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6. Story of the Deluge.

There was a town, I might say, on the upper course of Skeena River. This was Prairie Town, and there were very many people,--many chiefs, old women, young men, young women, and really many children. They were very foolish, because there were a great many, and the old people did not take care what the children and the youths were doing (?).

They were almost always happy, and their hearts were glad because they had no enemies to attack them. Therefore they did whatever they pleased. Sometimes a chief made a great feast, and he would kill many slaves; and they did many bad, wicked things.

Then one morning the young men arose to play camping on the other side of Skeena River. There were many youths. After they had finished eating, they went up a little brook up river in order to drink. When they got up there, behold! many trout were jumping in the river. Then they began to fish for trout.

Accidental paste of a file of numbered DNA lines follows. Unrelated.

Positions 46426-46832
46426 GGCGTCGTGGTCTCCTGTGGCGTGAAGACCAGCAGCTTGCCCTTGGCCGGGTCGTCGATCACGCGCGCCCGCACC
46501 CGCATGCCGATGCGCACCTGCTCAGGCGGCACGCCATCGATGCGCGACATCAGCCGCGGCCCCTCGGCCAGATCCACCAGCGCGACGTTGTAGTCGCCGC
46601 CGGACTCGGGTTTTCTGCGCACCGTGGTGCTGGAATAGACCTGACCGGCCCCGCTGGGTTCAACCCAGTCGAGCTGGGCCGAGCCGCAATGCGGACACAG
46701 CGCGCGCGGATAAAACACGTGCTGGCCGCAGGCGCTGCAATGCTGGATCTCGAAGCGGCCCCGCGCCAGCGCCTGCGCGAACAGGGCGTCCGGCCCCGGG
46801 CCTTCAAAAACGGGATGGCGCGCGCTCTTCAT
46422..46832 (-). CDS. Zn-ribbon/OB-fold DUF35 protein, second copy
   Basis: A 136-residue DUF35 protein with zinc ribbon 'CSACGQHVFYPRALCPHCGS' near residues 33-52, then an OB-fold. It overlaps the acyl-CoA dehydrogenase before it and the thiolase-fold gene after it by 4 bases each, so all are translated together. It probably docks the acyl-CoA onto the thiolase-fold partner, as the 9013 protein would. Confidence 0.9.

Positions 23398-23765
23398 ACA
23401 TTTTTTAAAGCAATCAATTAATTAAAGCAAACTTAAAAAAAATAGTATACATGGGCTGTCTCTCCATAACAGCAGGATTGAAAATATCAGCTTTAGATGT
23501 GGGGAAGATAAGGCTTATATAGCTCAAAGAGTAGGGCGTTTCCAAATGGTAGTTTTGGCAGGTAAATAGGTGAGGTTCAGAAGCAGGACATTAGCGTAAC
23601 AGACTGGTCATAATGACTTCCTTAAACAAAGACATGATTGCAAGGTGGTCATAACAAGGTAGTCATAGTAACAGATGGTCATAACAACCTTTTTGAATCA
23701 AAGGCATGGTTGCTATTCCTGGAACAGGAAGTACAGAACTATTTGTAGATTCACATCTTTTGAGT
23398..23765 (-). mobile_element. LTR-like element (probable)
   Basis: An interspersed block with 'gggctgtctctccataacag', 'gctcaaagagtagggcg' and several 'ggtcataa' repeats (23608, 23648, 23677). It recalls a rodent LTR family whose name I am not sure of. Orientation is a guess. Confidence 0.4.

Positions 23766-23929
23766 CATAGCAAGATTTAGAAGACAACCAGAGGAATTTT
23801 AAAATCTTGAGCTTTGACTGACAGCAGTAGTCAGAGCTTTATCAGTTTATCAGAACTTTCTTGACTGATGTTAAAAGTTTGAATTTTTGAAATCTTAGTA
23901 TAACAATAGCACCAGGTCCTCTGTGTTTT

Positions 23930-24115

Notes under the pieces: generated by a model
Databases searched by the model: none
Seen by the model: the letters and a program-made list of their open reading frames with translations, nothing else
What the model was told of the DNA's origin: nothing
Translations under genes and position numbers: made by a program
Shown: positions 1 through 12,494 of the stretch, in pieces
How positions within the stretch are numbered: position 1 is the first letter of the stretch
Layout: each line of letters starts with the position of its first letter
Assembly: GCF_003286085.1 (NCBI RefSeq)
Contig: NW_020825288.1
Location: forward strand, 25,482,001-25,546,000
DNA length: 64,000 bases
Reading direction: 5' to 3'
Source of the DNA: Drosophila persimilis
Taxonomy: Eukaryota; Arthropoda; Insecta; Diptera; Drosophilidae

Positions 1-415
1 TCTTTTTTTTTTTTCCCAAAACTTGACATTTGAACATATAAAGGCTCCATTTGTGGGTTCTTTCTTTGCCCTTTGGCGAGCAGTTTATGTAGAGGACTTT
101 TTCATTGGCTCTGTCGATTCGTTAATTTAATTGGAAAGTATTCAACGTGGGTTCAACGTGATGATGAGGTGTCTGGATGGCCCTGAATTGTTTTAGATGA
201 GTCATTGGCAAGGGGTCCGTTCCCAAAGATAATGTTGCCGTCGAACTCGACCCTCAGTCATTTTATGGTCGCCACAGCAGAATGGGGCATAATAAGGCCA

When they had caught a trout, some very bad youths took the trout and opened its mouth and poured urine into the fish's month. Then they threw it back into the water. Then it swam about, belly up. Then they all shouted together, and laughed at what the youths had been doing.

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Many trout were floating on the water. It was spring when they were doing this, and every day was fine. And while they were doing this, they had a good time. They had been doing this a long time, then the day was at an end.

Suddenly they saw a black fog on the sky; however, the youths did not mind it. They did not mind it when a strong wind and black clouds arrived. Then heavy rain came down to the ground, and the brook where they had been playing with the trout began to rise. The young men did not reach their houses on the other side, but they were all first drowned in the water.

Then a strong wind and rain came. Then the people took up their anchor-stones and put them into the canoes. They used large canoes in those times. All the people of Prairie Town were ready for the Deluge. They took provisions with them, elk-skins, coppers, and every kind of property, and their crests and everything. The people knew that their children had been drowned in the water, therefore they did so.

Now their houses were submerged. The rain lasted for twenty days, and the water was rising. They went farther up every day. The water was rising, and went farther up every day. Then all the people went aboard their canoes. They made houses of elk-skin in their canoes. Now the water passed over the place where it had been at the former flood. Therefore the people knew that this was going to be a real Deluge.